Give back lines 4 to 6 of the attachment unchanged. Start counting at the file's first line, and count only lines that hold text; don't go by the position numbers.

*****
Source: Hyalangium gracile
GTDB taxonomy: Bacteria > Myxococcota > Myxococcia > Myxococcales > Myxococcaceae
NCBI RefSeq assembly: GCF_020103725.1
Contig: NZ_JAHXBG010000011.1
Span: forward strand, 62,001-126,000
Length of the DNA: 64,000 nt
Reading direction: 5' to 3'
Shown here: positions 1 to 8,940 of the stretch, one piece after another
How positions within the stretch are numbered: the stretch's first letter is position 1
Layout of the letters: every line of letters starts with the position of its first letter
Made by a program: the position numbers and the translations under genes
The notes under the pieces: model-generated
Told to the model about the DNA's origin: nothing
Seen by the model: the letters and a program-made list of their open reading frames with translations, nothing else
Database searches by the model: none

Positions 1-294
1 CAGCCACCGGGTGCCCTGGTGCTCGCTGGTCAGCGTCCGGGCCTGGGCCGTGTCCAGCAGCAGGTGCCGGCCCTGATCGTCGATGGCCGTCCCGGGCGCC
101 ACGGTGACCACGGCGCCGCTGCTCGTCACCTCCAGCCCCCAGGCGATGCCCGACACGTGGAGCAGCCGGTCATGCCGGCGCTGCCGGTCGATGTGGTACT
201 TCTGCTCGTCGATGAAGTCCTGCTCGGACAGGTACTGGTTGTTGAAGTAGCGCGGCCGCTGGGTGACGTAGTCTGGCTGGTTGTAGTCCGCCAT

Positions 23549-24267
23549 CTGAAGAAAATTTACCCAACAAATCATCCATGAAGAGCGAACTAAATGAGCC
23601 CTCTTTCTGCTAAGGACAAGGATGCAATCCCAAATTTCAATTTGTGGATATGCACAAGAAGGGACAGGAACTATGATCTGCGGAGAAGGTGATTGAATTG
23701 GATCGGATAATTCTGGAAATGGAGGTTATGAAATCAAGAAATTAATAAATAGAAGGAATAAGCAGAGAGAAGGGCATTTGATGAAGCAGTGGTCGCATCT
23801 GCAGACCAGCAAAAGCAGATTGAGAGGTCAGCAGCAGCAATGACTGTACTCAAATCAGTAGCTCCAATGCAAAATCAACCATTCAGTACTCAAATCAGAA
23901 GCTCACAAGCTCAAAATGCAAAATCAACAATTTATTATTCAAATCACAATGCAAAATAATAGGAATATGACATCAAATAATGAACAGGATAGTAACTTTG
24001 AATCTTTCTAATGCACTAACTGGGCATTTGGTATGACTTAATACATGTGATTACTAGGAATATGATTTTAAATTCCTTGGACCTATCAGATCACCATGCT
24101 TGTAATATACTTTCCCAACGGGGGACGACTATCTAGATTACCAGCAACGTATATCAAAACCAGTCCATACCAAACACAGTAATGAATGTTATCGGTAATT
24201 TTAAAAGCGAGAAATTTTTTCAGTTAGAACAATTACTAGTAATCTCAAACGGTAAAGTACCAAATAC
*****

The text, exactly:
Contig: NZ_JAHXBG010000011.1
Span: forward strand, 62,001-126,000
Length of the DNA: 64,000 nt